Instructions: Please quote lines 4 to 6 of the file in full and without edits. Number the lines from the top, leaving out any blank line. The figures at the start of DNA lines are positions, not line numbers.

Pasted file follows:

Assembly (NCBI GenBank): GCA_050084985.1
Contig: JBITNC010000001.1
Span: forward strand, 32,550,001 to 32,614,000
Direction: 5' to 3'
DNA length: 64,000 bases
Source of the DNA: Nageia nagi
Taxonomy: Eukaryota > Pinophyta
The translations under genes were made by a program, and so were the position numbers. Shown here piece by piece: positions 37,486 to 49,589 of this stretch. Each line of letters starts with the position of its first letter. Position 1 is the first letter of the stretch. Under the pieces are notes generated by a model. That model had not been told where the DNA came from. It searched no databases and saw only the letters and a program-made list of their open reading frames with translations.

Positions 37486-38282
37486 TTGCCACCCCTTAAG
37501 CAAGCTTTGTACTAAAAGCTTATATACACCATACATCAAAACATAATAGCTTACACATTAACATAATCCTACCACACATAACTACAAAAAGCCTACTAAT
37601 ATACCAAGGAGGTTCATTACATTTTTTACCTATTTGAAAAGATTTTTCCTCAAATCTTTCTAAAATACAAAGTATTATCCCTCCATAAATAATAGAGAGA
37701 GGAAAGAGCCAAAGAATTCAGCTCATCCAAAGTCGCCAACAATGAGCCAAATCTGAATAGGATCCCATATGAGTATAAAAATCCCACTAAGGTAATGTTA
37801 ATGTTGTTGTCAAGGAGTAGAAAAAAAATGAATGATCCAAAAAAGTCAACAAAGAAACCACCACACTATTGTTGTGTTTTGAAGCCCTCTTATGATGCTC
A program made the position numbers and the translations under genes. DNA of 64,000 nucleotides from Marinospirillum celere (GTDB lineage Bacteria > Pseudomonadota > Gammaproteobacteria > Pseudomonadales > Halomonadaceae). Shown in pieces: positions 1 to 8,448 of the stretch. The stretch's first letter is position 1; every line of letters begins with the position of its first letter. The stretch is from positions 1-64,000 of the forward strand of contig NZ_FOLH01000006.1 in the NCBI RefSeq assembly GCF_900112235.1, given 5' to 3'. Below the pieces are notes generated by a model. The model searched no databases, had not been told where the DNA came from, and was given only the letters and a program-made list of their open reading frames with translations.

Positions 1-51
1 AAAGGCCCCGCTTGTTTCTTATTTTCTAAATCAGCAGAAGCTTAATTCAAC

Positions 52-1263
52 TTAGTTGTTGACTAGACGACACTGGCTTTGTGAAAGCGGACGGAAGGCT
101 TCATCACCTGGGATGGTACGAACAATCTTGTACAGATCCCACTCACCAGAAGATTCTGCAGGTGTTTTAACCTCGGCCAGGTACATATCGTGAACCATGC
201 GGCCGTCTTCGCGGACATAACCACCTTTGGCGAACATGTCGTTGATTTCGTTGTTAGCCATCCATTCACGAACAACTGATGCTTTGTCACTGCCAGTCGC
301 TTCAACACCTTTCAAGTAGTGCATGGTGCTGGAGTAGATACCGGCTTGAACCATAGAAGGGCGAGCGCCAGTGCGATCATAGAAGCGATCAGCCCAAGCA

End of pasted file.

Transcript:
Direction: 5' to 3'
DNA length: 64,000 bases
Source of the DNA: Nageia nagi